With Meghna Chakrabarti
U.S.-Iran tensions boil over. Jared Kushner’s Middle East peace push. The G-20 readies to meet in Japan. Our global roundtable returns.
Michael Crowley, White House correspondent for The New York Times, where he covers foreign policy. (@michaelcrowley)
Michelle Kosinski, senior diplomatic correspondent for CNN. (@MichLKosinski)
From The Reading List
New York Times: "Pompeo, a Steadfast Hawk, Coaxes a Hesitant Trump on Iran" — "In the days leading up to President Trump’s decision on whether to launch a missile strike against Iran, Secretary of State Mike Pompeo commanded the stage.
"After warning that Mr. Trump was prepared to use force because of Iran’s suspected role in oil tanker attacks, Mr. Pompeo flew to Florida on Monday to strategize with generals at Central Command. Back in Washington, he briefed the foreign minister of the European Union on intelligence. By Thursday, he was pressing the case in the White House Situation Room for a strike.
"Mr. Pompeo was steering Mr. Trump toward one of the most consequential actions of the administration. Only at the last minute did the president reverse course and cancel the strike.
"The confrontation with Iran has put a spotlight on the extent of Mr. Pompeo’s influence with Mr. Trump. In an administration that churns through cabinet members at a dizzying pace, few have survived as long as Mr. Pompeo — and none have as much stature, a feat he has achieved through an uncanny ability to read the president’s desires and translate them into policy and public messaging. He has also taken advantage of a leadership void at the Defense Department, which has gone nearly six months without a confirmed secretary."
Washington Post: "Trump approved cyber-strikes against Iran’s missile systems" — "President Trump approved an offensive cyberstrike that disabled Iranian computer systems used to control rocket and missile launches, even as he backed away from a conventional military attack in response to its downing Thursday of an unmanned U.S. surveillance drone, according to people familiar with the matter.
"The cyberstrikes, launched Thursday night by personnel with U.S. Cyber Command, were in the works for weeks if not months, according to two of these people, who said the Pentagon proposed launching them after Iran’s alleged attacks on two oil tankers in the Gulf of Oman earlier this month.
"The strike against the Islamic Revolutionary Guard Corps was coordinated with U.S. Central Command, the military organization with purview of activity throughout the Middle East, these people said. They spoke on the condition of anonymity because the operation remains extremely sensitive.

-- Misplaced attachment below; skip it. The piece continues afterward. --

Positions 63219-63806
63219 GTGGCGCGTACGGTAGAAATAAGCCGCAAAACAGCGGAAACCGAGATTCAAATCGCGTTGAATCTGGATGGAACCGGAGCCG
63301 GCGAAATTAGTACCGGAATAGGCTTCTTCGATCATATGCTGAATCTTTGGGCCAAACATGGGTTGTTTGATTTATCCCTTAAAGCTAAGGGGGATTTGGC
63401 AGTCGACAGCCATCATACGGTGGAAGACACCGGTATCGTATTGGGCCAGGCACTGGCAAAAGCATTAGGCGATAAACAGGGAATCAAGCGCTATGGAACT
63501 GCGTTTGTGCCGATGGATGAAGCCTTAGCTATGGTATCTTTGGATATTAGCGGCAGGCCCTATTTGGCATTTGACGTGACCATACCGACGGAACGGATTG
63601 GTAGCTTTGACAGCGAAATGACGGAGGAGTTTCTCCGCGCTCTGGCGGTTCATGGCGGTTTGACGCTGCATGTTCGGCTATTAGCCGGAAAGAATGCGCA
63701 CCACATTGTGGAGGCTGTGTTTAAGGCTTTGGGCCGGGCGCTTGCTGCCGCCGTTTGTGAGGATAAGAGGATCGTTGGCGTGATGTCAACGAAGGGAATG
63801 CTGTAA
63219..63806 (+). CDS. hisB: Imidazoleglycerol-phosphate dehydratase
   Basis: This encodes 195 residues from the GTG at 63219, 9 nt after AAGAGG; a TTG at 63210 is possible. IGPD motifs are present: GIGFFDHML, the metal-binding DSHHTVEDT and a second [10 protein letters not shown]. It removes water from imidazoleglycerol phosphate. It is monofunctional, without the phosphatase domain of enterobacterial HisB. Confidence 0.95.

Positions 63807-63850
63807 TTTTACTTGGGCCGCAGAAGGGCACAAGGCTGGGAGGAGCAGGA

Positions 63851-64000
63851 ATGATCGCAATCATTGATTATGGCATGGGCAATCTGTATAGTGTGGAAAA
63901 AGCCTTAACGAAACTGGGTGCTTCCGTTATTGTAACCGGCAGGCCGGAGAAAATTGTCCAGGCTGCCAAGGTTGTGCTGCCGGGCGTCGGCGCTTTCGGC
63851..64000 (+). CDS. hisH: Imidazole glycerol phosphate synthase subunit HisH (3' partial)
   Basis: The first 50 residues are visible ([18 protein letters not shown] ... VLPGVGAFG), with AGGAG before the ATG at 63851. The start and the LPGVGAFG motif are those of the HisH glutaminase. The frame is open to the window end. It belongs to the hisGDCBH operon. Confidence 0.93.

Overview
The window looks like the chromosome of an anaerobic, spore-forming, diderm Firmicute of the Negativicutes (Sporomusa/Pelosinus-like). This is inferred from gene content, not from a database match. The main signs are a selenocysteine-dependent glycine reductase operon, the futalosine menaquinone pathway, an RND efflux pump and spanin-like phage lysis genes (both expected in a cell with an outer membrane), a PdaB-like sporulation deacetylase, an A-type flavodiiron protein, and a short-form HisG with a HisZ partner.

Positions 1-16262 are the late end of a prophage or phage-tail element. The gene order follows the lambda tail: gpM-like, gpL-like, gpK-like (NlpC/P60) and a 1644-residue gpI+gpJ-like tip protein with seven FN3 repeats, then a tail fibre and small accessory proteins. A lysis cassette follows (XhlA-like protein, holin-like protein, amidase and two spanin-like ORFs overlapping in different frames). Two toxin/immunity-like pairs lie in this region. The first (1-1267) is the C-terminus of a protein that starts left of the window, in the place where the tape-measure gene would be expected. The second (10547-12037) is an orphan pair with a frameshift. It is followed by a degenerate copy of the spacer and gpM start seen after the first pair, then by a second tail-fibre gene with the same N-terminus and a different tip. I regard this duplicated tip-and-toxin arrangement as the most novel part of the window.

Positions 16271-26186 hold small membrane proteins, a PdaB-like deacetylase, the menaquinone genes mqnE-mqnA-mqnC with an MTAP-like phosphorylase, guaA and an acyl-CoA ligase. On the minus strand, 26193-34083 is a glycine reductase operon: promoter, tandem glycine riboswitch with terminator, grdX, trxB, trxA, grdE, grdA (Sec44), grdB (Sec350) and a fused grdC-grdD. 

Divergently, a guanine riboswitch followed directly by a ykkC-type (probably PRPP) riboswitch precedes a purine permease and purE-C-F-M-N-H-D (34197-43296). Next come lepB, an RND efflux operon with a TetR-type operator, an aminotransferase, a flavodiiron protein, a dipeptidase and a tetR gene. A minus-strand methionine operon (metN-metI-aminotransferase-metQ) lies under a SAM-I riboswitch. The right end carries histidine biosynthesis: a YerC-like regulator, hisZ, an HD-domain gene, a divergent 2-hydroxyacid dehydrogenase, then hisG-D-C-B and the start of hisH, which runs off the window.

"Though crippling to Iran’s military command and control systems, the operation did not involve a loss of life or civilian casualties — a contrast to conventional strikes, which the president said he called back Thursday because they would not be 'proportionate.' "
Reuters: "Exclusive: White House's Kushner unveils economic portion of Middle East peace plan" — "The White House on Saturday outlined a $50 billion Middle East economic plan that would create a global investment fund to lift the Palestinian and neighboring Arab state economies, and fund a $5 billion transportation corridor to connect the West Bank and Gaza.
"The 'peace to prosperity' plan, set to be presented by White House senior adviser Jared Kushner at an international conference in Bahrain next week, includes 179 infrastructure and business projects, according to details of the plan and interviews with U.S. officials. The approach toward reviving the moribund Israeli-Palestinian peace process was criticized by the Palestinians on Saturday.
"The ambitious economic revival plan, the product of two years of work by Kushner and other aides, would take place only if a political solution to the region’s long-running problems is reached."
South China Morning Post: "Is the G20 destined to fade into irrelevance in a leaderless world – courtesy of Donald Trump?" — "At the last Group of 20 summit, rivalry between the United States and China hijacked what was supposed to be a forum for international cooperation and multilateral diplomacy. While there was a joint communique at the end of the talks in Buenos Aires, and agreement on the need for WTO reforms, there was little progress on how to deliver as tensions flared.
"But any progress made in Argentina was short-lived, and although a 90-day trade war truce was agreed between Washington and Beijing, soon after it expired US President Donald Trump doubled down on tariffs against Chinese imports and banned Huawei, the crown jewel of China’s tech industry.
"For many, the summit was more symbolic of a divided, increasingly polarised world than any effort to patch up differences over globalisation and the relevance of a post-war international trading system.
"With the 20 leading economic powers meeting again in Osaka, Japan this week, the question now is whether the G20 'premier forum for international economic cooperation' is still relevant in today’s increasingly leaderless world.
"For the second year in a row, the multilateral gathering looks set to be overshadowed by the spiralling tariff war between China and the US and their increasingly acrimonious relations, at a time when the crumbling international economic order desperately needs a reboot."
Brian Hardzinski produced this hour for broadcast.
This program aired on June 24, 2019.